How do you get f;flowers to grow in a place that won’t grow grass?

Question by Patty-kins: How do you get f;flowers to grow in a place that won’t grow grass?
I’ve tried growing grass in this small area, for about 4 years now and the grass seed won’t take, so I thought about some type of flower seeds like daisy or mums. Theres a fence and used to be a tree there to but it was cut down last year. Any Ideas!

Read answers:

Answer by paulafromcanada200305
all u have to do is use fertilize, mix it with the dirt and plant away

What do you think?

3 Responses to “How do you get f;flowers to grow in a place that won’t grow grass?”

  1. lester m says:

    You say there used to be a tree, but it was cut down. If so is there still a lot of shade from other trees? If there is too much shade for grass then you must raise or thin the shade. Some grass will tolerate more shade than other types of grass. Some ground covers such as Asian jasmine, or ajuga will grow in more shade than grasses. If the shade is no longer a problem the grass should grow, or most flowers will also grow.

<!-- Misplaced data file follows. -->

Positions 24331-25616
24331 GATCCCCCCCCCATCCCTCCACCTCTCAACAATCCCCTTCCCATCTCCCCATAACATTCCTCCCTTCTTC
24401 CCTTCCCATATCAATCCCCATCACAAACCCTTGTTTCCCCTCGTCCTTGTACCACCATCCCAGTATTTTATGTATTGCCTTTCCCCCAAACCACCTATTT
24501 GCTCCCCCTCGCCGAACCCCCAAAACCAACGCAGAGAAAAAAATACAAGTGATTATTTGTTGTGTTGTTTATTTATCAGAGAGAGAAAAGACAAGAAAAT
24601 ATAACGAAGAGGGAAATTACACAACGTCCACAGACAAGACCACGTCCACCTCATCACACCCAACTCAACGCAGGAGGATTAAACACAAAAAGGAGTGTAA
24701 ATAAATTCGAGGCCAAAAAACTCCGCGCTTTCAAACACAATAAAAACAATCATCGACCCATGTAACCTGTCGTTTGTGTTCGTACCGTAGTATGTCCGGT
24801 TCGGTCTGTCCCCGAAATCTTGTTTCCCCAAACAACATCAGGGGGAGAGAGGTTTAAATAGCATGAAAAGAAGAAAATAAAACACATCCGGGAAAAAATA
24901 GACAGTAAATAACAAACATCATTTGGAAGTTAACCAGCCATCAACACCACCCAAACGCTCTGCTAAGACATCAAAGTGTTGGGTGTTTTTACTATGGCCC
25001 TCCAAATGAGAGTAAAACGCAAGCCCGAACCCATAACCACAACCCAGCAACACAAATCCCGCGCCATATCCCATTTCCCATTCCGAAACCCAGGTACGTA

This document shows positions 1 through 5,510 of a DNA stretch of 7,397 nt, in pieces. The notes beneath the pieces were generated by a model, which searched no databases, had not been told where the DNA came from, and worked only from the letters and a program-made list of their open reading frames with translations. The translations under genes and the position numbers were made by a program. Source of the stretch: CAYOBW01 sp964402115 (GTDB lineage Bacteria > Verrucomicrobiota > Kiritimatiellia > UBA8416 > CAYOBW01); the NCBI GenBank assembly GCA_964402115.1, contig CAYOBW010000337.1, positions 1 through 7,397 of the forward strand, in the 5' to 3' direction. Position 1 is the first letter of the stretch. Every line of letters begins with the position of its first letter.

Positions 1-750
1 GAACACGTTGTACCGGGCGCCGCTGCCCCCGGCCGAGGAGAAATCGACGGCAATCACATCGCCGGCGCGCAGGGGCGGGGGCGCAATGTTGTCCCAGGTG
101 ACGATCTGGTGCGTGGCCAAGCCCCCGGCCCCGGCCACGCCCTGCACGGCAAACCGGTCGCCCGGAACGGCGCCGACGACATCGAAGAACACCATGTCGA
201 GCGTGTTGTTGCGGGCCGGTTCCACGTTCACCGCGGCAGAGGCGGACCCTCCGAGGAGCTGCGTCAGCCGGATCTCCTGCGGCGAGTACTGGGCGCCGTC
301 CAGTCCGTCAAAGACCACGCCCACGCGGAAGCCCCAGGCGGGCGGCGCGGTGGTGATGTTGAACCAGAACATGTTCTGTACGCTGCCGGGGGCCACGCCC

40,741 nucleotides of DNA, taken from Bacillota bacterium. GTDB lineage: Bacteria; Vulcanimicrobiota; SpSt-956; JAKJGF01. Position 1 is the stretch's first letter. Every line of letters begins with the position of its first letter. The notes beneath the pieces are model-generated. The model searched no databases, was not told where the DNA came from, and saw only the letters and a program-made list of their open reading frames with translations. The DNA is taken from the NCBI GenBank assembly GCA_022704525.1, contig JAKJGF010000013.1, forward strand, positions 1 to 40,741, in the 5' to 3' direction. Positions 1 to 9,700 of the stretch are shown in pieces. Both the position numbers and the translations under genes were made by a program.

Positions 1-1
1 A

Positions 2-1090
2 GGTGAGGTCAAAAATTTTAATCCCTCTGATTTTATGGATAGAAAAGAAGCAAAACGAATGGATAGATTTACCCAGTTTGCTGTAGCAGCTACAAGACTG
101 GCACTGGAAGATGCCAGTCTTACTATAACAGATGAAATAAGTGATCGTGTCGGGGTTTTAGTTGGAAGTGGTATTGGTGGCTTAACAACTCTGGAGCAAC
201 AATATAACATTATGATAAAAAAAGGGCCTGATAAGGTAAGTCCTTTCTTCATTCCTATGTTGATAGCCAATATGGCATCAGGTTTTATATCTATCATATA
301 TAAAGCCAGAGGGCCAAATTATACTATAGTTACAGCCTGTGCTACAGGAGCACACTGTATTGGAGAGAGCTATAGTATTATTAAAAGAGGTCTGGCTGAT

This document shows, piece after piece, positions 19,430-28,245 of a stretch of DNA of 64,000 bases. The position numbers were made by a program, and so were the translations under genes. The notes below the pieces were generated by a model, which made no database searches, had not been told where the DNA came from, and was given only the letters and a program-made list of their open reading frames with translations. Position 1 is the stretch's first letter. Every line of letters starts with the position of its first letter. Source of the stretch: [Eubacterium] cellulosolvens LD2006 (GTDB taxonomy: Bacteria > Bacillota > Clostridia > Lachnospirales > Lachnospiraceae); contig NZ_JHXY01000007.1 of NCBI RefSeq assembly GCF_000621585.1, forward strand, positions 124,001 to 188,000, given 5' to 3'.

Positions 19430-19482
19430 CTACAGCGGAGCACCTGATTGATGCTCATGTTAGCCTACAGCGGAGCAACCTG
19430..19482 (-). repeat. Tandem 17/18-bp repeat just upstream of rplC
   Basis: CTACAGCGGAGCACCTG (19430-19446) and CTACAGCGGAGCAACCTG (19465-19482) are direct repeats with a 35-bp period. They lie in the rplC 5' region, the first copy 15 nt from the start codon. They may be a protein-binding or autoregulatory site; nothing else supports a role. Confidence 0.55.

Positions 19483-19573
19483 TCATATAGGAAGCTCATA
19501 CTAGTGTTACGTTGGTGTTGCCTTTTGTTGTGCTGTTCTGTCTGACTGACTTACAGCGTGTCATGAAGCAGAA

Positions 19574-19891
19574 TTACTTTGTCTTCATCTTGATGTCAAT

2. Teenytime says:

    I have a lot of these types of areas in my yard also. I have cedar trees, and nothing much likes to grow under cedar. As a fix, I put some nice pots with shade loving plants in them. My favorites are Hosta’s, ivy, japanese maples, rhodo’s, and ferns (if you live in a warm area, it also cuts down on the watering if you use plastic pots).
    I keep the area raked, and have a gravel border that goes around.
    Hope this gives you another option, good luck!
    P.S. Be very wary of ground covers, they sound like a good idea at the time, then take over your yard!

  3. June B says:

    If the area gets a lot of shade from trees, they probably use most of the nutrients from the soil, so nothing else has much of a chance. I would put in a raised flower bed, done with wood, or stone. The height would depend on the root system of the plants you intend to grow, and what would look best in that spot. With a raised bed, you don’t have to bend over as far to care for your garden either. Hostas would work well in a shaded or semi-shaded area, and as they are perennials, they require very little maintenance. They will get larger every year too, although you can divide them and share with friends, so you want to make sure the area is big enough for them. Each year, you could plant some annuals as well, until the hostas fill the bed. Although hostas come in different shades of green, and some have veregated leaves, you might rather plant flowers, so your local nursery should be able to give you lots of ideas. Good luck.

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